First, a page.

|Theranos' Palo Alto, CA, headquarters--Courtesy of Theranos|
Theranos is in deep trouble with federal health regulators, and it's pulling out all the stops to get back in their good graces. The company threw out two years of results from its Edison devices, the controversial linchpin behind its proprietary blood testing technology.
Theranos told the Centers for Medicare and Medicaid Services (CMS) that it voided Edison test results from 2014 and 2015. The beleaguered company has also issued tens of thousands of corrected blood test reports to doctors and patients, a person familiar with the matter told The Wall Street Journal. Corrected reports include voided Edison results and some tests run on traditional lab machines.
The company's move comes as it tries to avoid strict sanctions threatened by CMS stemming from an earlier inspection of its Newark, CA-based lab. Last year, the agency stopped by to inspect the facility and found that Edison machines in the lab often did not meet Theranos' own accuracy standards. Internal records reviewed during the inspection show that the company's lab ran about 890,000 tests a year, the WSJ reports.
Theranos said it would try to get things back on track, but CMS wasn't satisfied with its response. In March, the agency proposed banning CEO Elizabeth Holmes from the company for at least two years. Regulators also threatened to yank the lab license for Theranos' Newark lab and impose fines against the company.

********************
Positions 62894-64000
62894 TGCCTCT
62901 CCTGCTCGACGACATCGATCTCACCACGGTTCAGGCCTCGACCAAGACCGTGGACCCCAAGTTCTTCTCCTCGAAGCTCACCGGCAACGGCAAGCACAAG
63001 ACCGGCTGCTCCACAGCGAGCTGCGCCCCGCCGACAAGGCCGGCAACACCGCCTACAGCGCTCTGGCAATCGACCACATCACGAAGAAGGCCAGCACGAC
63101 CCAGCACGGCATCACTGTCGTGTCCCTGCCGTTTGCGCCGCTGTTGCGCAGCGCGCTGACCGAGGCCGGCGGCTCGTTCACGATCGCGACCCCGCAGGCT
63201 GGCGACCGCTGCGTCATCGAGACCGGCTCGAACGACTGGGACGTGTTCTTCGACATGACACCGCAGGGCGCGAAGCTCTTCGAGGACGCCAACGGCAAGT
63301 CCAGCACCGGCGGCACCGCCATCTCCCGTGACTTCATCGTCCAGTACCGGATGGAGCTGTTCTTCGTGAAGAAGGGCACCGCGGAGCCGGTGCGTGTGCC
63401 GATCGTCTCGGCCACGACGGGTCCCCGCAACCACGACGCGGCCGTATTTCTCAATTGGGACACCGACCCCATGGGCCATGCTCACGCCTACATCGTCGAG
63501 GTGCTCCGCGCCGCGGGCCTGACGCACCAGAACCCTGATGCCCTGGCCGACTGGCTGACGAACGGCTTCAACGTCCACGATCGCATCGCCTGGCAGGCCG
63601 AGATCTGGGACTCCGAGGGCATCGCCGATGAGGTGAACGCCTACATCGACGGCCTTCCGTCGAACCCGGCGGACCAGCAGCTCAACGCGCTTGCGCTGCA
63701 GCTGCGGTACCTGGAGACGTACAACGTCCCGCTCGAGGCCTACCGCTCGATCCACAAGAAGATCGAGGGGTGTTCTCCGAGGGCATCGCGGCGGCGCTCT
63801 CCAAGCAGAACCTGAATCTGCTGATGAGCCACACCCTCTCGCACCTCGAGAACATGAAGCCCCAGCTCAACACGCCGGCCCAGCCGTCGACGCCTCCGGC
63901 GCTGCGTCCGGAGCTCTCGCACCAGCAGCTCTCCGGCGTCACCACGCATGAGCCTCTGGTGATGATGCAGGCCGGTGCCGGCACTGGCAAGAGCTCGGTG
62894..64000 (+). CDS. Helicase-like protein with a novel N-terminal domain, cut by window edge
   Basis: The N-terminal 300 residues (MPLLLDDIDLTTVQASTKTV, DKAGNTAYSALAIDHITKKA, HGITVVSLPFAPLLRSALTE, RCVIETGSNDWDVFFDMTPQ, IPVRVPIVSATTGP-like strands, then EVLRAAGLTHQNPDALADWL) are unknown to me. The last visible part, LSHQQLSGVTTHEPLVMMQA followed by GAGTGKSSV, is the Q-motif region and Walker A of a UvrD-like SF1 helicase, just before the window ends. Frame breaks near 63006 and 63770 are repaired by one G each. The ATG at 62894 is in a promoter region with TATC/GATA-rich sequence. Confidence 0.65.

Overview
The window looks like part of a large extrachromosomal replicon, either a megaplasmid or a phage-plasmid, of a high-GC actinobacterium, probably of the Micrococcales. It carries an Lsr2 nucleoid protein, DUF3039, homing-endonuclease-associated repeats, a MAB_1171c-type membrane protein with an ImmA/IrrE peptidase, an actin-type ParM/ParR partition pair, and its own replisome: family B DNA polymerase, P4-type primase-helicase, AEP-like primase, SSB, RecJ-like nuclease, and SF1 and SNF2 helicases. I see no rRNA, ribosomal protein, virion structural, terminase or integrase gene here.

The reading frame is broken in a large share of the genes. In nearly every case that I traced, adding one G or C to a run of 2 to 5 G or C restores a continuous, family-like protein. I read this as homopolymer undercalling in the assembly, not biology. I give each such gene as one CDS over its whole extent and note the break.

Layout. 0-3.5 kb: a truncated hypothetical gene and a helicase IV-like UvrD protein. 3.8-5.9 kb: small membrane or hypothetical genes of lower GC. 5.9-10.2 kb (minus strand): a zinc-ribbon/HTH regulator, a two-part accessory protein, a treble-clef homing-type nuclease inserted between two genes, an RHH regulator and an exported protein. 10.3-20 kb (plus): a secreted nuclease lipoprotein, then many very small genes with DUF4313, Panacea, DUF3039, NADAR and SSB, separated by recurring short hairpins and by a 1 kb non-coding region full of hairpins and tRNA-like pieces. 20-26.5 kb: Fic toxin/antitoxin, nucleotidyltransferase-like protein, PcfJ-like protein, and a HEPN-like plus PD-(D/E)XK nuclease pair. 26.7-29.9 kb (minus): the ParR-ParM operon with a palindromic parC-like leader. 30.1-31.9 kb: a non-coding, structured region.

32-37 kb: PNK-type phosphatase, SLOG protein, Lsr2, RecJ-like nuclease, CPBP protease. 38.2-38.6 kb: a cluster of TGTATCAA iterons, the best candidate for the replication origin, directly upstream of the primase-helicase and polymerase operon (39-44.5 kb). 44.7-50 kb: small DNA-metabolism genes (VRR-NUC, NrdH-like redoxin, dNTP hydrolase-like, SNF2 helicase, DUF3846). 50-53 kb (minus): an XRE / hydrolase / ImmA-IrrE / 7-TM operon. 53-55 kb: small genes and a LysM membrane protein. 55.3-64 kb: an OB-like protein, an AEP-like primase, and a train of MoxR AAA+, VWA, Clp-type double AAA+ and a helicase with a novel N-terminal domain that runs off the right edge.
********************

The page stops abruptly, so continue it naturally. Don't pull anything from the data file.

CMS is expected to announce a final decision on the sanctions soon, according to the WSJ story. Theranos could appeal, but it would face a long road ahead if it chose to do so.
The agency's proposed penalties are some of the most severe in its power, Sidley Austin Lawyer Barbara Cammarata told the WSJ last month, which could spell out big trouble for Theranos. "They're in a lot of trouble," Cammarata said.
But Theranos is keeping a stiff upper lip. "Excellence in quality and patient safety is our top priority and we've taken comprehensive corrective measures to address the issues CMS raised in their observations. As these matters are currently under review, we have no further comment at this time," Theranos spokeswoman Brooke Buchanan told the newspaper.
- read the WSJ story (sub. req.)